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A "keyboard macro" is a canned sequence of input events that can be
considered a command and made the definition of a key. Don't confuse
keyboard macros with Lisp macros (Note: Macros.).
- Function: execute-kbd-macro MACRO &optional COUNT
This function executes MACRO as a sequence of events. If MACRO is
a string or vector, then the events in it are executed exactly as
if they had been input by the user. The sequence is *not*
expected to be a single key sequence; normally a keyboard macro
definition consists of several key sequences concatenated.
If MACRO is a symbol, then its function definition is used in
place of MACRO. If that is another symbol, this process repeats.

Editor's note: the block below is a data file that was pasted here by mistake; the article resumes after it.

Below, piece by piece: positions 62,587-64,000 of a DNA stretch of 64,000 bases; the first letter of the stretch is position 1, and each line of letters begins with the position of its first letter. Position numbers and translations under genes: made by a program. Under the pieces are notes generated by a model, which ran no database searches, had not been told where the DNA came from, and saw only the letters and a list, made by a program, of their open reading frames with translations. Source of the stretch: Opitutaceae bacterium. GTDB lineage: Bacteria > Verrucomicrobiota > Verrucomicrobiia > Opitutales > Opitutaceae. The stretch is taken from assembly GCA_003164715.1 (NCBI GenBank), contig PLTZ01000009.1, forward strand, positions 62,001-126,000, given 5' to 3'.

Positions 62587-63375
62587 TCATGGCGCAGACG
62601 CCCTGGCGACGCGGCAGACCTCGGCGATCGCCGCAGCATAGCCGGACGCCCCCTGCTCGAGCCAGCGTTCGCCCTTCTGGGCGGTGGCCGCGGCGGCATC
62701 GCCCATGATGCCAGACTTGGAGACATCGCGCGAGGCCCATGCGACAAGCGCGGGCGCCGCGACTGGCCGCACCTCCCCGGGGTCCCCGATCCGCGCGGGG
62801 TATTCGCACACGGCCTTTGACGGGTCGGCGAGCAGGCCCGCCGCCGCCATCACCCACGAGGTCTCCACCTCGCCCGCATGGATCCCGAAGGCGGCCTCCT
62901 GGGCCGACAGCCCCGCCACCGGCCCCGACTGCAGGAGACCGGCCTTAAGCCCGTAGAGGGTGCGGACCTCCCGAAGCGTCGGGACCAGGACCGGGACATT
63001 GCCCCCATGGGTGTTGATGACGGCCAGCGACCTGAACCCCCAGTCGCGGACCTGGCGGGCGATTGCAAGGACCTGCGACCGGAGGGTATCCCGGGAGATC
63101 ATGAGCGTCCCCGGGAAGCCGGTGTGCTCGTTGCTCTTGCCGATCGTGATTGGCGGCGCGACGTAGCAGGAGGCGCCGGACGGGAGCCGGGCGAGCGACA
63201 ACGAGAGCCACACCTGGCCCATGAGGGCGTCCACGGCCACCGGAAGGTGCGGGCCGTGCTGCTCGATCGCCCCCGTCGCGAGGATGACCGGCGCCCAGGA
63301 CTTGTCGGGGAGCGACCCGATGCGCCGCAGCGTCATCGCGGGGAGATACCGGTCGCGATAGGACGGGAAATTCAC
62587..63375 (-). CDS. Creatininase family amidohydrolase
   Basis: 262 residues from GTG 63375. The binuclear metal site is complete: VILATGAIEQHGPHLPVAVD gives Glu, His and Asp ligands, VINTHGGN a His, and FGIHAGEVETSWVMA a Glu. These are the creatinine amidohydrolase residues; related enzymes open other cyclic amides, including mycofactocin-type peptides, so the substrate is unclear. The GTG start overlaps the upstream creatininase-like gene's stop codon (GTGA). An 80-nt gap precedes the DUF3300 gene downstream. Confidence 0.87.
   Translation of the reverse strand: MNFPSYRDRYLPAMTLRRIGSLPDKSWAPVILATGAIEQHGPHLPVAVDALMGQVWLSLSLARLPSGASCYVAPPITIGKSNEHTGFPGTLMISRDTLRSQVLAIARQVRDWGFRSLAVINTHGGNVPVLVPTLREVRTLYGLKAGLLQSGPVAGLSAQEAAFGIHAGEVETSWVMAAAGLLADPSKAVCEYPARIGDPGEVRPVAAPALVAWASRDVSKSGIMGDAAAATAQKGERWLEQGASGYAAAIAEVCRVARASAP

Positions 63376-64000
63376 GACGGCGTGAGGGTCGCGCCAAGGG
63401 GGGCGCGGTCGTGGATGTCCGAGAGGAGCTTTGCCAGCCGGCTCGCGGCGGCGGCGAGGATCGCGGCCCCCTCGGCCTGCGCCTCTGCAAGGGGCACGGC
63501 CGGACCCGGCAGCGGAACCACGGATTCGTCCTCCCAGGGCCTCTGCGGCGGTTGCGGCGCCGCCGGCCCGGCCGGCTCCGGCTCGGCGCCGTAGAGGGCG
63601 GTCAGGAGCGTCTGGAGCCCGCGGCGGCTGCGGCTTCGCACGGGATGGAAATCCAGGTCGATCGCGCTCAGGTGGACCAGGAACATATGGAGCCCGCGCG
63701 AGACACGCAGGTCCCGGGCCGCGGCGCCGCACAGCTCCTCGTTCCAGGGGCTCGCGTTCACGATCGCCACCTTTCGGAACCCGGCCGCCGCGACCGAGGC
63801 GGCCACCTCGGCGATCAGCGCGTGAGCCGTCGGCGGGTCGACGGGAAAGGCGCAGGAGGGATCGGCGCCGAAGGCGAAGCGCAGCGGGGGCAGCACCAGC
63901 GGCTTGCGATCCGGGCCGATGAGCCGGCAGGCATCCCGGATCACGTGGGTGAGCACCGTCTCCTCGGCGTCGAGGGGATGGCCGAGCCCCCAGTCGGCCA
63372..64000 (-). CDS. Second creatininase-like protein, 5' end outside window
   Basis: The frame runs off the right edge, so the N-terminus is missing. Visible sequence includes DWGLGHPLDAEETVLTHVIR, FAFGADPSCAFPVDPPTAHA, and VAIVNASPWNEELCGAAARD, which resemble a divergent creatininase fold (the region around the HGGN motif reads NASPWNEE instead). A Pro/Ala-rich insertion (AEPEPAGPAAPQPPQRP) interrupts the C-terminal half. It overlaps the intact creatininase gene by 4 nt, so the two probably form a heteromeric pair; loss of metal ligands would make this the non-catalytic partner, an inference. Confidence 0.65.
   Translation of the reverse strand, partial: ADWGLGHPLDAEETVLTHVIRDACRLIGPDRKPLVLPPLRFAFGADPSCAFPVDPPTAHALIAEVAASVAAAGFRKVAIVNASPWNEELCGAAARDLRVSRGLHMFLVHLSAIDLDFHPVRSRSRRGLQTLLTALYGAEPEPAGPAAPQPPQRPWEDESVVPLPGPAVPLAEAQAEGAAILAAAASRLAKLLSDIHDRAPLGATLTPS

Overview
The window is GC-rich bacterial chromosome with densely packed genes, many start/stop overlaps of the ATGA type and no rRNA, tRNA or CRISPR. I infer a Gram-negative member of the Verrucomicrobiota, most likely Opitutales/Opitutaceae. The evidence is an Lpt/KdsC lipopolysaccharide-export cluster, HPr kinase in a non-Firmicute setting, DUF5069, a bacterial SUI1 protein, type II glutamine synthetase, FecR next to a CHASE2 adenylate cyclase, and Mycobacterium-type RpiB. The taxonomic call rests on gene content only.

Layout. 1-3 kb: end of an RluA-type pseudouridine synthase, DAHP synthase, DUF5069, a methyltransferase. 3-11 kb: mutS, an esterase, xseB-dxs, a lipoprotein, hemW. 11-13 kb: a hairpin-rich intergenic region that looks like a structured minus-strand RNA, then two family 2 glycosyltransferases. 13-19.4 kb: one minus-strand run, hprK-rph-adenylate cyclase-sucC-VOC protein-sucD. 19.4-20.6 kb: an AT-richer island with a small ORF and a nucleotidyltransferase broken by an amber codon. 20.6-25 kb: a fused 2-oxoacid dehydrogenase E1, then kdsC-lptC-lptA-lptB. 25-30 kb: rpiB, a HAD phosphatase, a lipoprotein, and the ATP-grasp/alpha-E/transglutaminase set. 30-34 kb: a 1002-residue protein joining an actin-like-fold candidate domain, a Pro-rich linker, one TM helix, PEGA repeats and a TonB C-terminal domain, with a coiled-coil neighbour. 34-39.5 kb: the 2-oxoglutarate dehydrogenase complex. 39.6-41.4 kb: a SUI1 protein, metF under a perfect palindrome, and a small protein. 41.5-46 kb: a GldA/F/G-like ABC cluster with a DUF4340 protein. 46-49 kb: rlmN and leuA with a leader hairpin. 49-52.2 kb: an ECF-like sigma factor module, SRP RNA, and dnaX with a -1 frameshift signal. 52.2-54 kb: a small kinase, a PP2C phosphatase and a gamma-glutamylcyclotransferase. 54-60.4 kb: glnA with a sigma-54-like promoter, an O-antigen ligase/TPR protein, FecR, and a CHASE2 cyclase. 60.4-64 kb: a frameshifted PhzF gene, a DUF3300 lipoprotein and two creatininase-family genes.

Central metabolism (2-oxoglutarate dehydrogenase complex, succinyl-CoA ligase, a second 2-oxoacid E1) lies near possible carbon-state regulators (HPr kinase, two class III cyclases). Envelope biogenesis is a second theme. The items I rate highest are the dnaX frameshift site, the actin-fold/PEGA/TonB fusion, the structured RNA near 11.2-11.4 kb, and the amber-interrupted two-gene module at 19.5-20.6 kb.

Eventually the result should be a string or vector. If the result
is not a symbol, string, or vector, an error is signaled.
The argument COUNT is a repeat count; MACRO is executed that many
times. If COUNT is omitted or `nil', MACRO is executed once. If
it is 0, MACRO is executed over and over until it encounters an
error or a failing search.
- Variable: last-kbd-macro
This variable is the definition of the most recently defined
keyboard macro. Its value is a string or vector, or `nil'.
- Variable: executing-macro
This variable contains the string or vector that defines the
keyboard macro that is currently executing. It is `nil' if no
macro is currently executing.
- Variable: defining-kbd-macro
This variable indicates whether a keyboard macro is being defined.
It is set to `t' by `start-kbd-macro', and `nil' by
`end-kbd-macro'. You can use this variable to make a command
behave differently when run from a keyboard macro (perhaps
indirectly by calling `interactive-p'). However, do not set this
The commands are described in the user's manual (Note: Keyboard
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